Are you creating content for your brand? You are? That’s dope! But make sure you’re keeping a few things in mind:

Is your content “on brand?” Does it maintain a consistent voice? Are you writing for your primary audience? Do you have any idea what these questions mean?

If the answer to any of those questions (especially the last one) was no, that’s ok. That just means you’re in need of a Content Style Guide to lay out the guidelines for writing for your brand. Nearly every brand needs a basic style guide and there’s no better time than now to create one for your business.

Why is a Content Style Guide Important?

So why would you take the time to write out something you may already know? Well, here’s a few good reasons:

  • It establishes your identity in writing. If you’ve been pumping out content for years, you probably think you know your identity like the back of your hand. But just like muscle memory can cause a golf swing to slowly pick up bad habits, so too can writing the same way for a long period of time deteriorate your message. Having a content style guide will give you a standard to which all your future content can adhere to.
  • It creates consistency in your messaging. A clear, consistent voice in your branding across all your media is going to resonate more with your audience. This is even more important if there’s more than one person producing content for your brand.
  • It improves search performance. With consistent messaging will come consistency in keywords, phrases and other factors that will improve your search visibility.

How to create a Style Guide

The basic style guide has five distinct parts: Identity, Audience, Messaging, Language/Tone and Content.

Let’s look at each part in detail, with examples of what a simple content style guide might be for a small business.


This is who you are, the business or entity that the style guide is for. This should be the type of basic information that a freelance writer who’s never heard of you would be able to read to get a basic grasp of what your business is and does. Start with your main product category, the geographic area you serve and any specific delineating aspects of your business (Are you family-owned? Are you a non-profit? Do you offer a product unlike anything else?).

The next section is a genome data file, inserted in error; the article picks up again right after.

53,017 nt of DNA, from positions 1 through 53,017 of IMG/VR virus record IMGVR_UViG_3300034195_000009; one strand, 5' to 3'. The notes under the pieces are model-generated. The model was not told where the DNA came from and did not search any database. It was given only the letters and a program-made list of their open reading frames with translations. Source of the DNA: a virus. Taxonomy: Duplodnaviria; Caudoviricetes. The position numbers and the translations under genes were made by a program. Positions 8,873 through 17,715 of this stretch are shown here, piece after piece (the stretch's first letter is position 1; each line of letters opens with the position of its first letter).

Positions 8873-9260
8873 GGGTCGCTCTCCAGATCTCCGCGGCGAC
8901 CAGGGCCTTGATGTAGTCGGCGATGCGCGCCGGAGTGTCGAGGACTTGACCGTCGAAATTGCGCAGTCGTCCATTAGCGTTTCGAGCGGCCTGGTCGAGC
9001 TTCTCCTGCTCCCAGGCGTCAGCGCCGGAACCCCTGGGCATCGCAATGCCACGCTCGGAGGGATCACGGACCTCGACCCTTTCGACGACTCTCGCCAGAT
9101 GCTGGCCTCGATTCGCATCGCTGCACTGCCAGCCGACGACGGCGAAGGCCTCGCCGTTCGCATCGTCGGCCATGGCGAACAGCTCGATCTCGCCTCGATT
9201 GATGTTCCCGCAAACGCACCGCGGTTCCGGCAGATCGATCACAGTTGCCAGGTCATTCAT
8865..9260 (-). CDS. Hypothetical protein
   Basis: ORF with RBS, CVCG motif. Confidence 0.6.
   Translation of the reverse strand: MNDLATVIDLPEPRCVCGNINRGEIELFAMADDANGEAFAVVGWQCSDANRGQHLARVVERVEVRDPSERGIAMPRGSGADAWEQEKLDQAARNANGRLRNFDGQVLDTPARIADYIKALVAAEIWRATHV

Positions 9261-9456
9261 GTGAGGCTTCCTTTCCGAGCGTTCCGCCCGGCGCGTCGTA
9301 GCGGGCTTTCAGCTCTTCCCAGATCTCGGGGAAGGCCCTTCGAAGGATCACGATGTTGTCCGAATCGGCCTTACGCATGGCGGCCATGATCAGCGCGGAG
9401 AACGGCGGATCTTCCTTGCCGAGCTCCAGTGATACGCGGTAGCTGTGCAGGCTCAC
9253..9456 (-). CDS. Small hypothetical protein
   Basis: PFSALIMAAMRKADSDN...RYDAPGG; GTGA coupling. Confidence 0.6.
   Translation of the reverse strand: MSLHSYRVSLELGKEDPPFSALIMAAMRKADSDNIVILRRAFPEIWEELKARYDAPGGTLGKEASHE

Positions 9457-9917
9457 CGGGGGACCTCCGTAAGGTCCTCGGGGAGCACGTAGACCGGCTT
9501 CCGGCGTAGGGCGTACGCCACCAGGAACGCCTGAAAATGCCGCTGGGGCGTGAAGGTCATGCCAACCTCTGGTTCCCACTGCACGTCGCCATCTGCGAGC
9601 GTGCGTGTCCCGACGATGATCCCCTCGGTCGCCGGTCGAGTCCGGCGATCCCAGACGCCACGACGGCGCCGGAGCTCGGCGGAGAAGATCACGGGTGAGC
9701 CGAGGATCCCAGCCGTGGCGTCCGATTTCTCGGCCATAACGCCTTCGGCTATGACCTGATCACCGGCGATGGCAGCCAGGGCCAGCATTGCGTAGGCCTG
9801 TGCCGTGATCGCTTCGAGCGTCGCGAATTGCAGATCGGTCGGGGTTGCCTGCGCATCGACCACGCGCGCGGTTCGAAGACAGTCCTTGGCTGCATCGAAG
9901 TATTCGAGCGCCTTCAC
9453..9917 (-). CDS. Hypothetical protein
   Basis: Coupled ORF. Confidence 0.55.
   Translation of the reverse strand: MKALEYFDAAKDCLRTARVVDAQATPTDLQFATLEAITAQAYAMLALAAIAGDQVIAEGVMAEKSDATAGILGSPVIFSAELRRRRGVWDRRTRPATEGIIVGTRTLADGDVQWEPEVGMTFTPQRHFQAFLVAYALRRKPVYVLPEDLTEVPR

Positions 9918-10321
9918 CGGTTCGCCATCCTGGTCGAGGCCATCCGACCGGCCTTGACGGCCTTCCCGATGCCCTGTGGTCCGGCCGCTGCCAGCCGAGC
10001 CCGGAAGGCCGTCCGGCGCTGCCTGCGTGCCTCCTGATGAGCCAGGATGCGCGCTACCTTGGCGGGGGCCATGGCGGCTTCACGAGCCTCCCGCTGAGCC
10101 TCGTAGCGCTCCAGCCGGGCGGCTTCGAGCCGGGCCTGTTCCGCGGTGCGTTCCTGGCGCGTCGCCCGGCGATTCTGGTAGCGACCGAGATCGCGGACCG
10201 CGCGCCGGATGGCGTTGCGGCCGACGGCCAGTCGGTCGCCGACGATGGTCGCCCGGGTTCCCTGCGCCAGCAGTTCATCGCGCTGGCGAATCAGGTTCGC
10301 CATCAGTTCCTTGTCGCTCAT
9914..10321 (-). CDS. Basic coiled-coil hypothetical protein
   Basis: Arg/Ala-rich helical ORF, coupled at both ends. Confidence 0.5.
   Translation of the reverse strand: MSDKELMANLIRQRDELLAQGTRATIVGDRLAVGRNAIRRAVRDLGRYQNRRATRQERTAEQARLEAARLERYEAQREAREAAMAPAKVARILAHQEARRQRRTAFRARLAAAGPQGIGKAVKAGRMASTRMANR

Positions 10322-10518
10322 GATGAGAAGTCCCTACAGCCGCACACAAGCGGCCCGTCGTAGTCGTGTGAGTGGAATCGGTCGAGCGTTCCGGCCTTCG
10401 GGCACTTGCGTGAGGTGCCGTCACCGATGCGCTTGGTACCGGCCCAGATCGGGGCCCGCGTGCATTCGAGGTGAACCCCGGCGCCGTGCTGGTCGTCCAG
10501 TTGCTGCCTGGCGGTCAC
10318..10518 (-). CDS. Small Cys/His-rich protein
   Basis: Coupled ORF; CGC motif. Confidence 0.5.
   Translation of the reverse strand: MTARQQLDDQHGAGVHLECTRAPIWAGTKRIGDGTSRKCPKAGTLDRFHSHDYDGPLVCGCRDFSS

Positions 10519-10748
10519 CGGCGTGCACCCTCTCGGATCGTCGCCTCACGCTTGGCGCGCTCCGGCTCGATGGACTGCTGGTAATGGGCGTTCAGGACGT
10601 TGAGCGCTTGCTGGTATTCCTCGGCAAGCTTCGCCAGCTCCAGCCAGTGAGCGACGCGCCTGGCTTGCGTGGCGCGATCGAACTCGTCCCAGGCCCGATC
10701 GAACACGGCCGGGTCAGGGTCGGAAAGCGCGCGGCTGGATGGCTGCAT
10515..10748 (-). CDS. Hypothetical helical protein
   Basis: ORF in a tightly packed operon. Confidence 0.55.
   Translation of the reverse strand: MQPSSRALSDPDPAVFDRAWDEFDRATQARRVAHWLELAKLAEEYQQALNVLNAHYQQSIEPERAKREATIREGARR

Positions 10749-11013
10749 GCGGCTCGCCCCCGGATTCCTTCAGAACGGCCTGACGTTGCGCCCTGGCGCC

Example: Rutherford Remodeling was founded in 1999 by brothers Earl and Regis Rutherford. It continues to be a family-owned business, employing 20 full-time remodelers. Rutherford Remodeling specializes in interior home remodeling, focusing specifically on green and energy-efficient home remodeling. Rutherford Remodeling has received several awards for their excellent customer service, innovative designs and dedication to environmentally-friendly options. Their service area is the greater Cincinnati metro area, including Hamilton, Middleton and Mason, Ohio as well as Newport, Kentucky.


Possibly the most important part of your style guide is describing the audience you are writing for. Of course, you probably want everyone in the world to buy your products, but that’s unfortunately not going to happen unless you can patent oxygen. For the purposes of your style guide, remember the 80-20 rule. That is, remember that 80% of your business is going to be driven by 20% of your customers. That 20% group of your customers is going to have a few things in common. Think about what those things are and combine them into one person. Describe this person in your style guide.

How old are they? Are they male or female? What kind of living situation are they in? Do they have family? What are their interests or values?

That person is your primary audience. Understand that your messaging should be directly addressing that person, and the questions, concerns and ideas they may have.

Example: The primary audience for Rutherford Remodeling’s marketing is environmentally-conscious homeowners. They are typically 30-65, of higher income and fashionable. Marital status/family situation and gender tend to vary.